You Suddenly Know What The Picture Is....
The vice chair of the Committee on America’s Climate Choices, William Chameides, spoke recently about the credibility of climate science:
“Understanding climate change is really understanding the difference between a house of cards and a jigsaw puzzle. Imagine a house of cards. You look at the house of cards and you find one little card there and maybe it’s a statement about the Himalayan glaciers on the 900th page of a 1,000 page report. You pull that card out and the whole house comes down. And you say, aha. Climate science is a bunch of bunk.”
“In fact, its really like a jigsaw puzzle. Now imagine you’re putting together a jigsaw puzzle. And imagine also that you’re really challenged because you don’t have the top [the picture of the assembled puzzle on the box the puzzle came in] to tell you what the puzzle is. As you begin to put the pieces together the picture begins to come into play. And after you have 20, 30, whatever percent of the puzzle pieces in place you suddenly know what the picture is....
And that's where we are with climate science. We've got a lot of those puzzle pieces in place. Now as scientists, we're going to be arguing about those puzzle pieces for decades. And every once in a while we're going to take one of those pieces away because we got it wrong. But the basic picture is there. We have enough of the picture to know. The time has come to act.”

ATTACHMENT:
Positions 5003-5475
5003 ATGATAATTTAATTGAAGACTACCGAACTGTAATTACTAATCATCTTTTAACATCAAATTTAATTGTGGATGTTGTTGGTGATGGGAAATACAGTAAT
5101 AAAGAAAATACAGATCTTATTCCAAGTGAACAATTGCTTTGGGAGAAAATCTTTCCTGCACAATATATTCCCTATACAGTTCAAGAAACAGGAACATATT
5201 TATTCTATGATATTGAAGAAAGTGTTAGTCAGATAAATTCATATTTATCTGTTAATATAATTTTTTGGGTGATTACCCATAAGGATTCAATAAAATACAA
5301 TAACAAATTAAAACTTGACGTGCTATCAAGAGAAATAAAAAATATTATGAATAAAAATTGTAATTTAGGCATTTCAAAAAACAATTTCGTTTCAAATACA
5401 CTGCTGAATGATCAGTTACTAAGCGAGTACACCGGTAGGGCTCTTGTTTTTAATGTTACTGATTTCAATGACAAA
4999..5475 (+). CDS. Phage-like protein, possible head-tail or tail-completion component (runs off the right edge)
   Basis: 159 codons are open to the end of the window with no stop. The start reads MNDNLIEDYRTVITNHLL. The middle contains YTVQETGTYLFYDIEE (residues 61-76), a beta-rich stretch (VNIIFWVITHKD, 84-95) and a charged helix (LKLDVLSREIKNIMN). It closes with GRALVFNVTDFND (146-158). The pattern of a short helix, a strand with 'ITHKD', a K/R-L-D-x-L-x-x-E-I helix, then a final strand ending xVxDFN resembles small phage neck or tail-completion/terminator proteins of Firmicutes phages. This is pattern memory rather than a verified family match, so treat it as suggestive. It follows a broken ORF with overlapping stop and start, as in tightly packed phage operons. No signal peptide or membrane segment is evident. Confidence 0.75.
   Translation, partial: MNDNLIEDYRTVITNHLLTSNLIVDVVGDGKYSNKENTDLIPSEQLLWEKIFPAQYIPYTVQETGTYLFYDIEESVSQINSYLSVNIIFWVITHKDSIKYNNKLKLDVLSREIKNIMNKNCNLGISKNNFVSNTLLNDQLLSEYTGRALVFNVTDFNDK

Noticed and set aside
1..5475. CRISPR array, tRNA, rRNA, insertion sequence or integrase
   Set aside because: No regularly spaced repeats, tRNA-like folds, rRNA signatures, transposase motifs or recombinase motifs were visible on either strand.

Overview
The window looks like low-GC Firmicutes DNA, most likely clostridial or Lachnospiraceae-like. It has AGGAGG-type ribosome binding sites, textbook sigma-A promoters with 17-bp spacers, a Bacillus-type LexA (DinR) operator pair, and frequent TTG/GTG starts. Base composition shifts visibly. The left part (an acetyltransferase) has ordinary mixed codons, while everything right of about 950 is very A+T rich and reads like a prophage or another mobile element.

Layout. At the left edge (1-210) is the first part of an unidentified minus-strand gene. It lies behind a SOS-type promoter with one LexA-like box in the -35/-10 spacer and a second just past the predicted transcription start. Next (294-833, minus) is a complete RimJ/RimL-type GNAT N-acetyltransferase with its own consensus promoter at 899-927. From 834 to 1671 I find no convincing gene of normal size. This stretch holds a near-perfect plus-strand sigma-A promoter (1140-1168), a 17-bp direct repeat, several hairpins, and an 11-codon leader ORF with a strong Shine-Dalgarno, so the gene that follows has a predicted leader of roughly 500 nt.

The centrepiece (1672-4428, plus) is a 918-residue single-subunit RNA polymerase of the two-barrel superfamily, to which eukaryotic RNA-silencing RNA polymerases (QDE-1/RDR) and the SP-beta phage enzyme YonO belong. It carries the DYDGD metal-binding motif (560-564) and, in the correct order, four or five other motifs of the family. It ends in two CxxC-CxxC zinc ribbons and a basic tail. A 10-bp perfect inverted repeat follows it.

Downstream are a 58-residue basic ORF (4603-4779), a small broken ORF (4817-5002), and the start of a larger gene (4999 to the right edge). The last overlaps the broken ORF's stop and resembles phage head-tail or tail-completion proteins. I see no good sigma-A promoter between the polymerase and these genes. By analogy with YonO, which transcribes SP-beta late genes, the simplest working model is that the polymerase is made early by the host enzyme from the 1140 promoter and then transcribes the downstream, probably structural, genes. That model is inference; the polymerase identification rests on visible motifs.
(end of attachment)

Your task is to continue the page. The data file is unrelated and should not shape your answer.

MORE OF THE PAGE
Chameides was speaking at an event held May 12 in Washington to announce the completion of the fifth and last volume of the “most comprehensive study of climate change to date”, done by the National Academy of Sciences - "America's Climate Choices". Members of the committee that oversaw the creation of this series were present.
Other remarks, and a quote from the report that caught my attention:
The chair of the Committee on America’s Climate Choices, Albert Carnesale, told a story about how he became involved . “[It] started with a telephone call from [the President of the National Academy] Ralph Cicerone”. Carnesale says he told Cicerone he must have made a mistake: “I work on issues that have a substantial technological dimension, but I haven’t worked on climate change”.